During the loop, Shep and I kept a close watch for other birds that were easier to kill than a Ptarmigans, birds such as Spruce Hens, Grouse and Prairie Chicken. They were all in plentiful supply throughout this area. The first thing on very cold mornings (-30F or so) either Dad or Mr. Goodrich would scan the fir trees along the lake looking for Spruce Hens. These had to be dumbest birds known to mankind!  On cold mornings a dozen or more might be perched in one of the trees. They would ruffle their feathers and sleep till noon if no one disturbed them.

One of the men would take the .22 and shoot three or four before the others barely seemed notice that members of their flock were falling like leaves in the fall. Three or four would be killed before the others finally decided to move to another perch.

With no sign of any Spruce Hens, I went about checking our snares. Today we found five little bodies that were frozen solid. Even through I had been raised into a life that involved hunting, trapping and the care of fox and mink, I never became used to seeing animals killed. As I slipped the wire noose off their necks and dropped their five frozen bodies into my pack, I felt pangs of guilt: “What have these little guys ever done to me?”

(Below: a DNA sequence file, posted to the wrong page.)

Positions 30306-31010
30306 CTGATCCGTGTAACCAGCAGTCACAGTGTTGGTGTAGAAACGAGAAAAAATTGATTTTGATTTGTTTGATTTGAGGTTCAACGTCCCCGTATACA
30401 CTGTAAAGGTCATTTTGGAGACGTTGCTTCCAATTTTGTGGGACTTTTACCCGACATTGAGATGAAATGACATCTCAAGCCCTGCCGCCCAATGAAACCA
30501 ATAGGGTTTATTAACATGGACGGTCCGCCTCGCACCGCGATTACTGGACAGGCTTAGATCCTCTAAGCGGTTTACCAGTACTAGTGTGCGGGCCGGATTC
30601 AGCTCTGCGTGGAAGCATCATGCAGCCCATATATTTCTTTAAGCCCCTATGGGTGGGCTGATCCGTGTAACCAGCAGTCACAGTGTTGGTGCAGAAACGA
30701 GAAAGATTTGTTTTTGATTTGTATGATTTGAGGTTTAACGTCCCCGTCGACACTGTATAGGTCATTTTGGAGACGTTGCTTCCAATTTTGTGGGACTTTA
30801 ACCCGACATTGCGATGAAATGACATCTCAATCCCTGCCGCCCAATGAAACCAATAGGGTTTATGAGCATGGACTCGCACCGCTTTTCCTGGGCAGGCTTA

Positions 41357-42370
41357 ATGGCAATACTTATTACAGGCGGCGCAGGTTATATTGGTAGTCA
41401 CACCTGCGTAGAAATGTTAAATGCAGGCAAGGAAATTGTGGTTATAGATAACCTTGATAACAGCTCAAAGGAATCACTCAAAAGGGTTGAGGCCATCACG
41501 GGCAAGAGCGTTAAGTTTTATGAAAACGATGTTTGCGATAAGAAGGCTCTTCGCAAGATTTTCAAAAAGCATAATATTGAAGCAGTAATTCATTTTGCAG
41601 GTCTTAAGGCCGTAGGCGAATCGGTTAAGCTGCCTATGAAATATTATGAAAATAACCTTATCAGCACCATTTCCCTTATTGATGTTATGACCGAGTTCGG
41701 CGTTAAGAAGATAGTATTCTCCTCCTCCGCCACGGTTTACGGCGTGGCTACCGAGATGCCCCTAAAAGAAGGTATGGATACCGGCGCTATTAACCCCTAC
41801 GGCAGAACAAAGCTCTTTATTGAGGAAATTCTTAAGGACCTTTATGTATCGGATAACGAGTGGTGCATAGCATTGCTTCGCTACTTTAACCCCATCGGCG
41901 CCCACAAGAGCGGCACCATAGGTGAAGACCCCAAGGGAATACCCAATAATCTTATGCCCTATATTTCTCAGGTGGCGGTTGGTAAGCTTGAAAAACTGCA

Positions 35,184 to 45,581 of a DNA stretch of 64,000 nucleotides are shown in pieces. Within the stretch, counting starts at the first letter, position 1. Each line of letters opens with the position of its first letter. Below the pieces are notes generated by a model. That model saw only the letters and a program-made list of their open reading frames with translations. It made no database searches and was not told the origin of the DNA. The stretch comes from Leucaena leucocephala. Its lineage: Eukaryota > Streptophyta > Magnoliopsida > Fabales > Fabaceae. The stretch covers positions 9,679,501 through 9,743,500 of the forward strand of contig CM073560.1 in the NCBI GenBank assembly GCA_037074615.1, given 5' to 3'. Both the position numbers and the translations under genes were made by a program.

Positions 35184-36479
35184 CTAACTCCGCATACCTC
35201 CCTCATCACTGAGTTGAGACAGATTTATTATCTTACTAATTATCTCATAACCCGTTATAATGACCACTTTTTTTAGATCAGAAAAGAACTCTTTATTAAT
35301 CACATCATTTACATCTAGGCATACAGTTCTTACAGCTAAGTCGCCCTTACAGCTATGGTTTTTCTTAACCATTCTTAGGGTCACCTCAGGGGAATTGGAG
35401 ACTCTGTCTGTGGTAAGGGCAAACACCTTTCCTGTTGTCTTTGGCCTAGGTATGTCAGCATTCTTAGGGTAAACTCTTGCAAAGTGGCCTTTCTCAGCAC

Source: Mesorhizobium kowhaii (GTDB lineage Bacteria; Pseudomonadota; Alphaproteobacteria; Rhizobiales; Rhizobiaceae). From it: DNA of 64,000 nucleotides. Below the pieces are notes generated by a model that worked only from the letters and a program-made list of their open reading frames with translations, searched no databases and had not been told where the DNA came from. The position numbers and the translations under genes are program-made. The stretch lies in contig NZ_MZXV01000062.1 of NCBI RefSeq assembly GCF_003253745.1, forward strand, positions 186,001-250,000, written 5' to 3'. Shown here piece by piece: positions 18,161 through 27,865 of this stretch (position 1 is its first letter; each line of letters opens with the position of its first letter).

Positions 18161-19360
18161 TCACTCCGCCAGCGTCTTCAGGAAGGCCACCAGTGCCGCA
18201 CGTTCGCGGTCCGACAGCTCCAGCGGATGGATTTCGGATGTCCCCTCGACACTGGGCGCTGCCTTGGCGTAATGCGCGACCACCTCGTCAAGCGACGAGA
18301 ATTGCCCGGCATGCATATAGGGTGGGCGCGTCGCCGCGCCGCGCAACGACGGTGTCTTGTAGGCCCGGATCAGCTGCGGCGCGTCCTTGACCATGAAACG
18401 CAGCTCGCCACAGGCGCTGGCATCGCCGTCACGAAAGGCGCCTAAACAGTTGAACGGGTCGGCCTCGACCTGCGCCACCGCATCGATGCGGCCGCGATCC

It was at that moment Shep stopped dead in his tracks. Perhaps we were now the hunted. I wondered if it might be ‘get-even’ time. After firing a couple of shots, I kept the gun loaded and cocked something both dad and Mr. Goodrich had told me never to do. At this moment I think they might understand.

After a couple of minutes, Shep stopped growling and the hair on his back settled down. I suppose the wolves had decided to move on perhaps remembering their last encounter with that old trapper.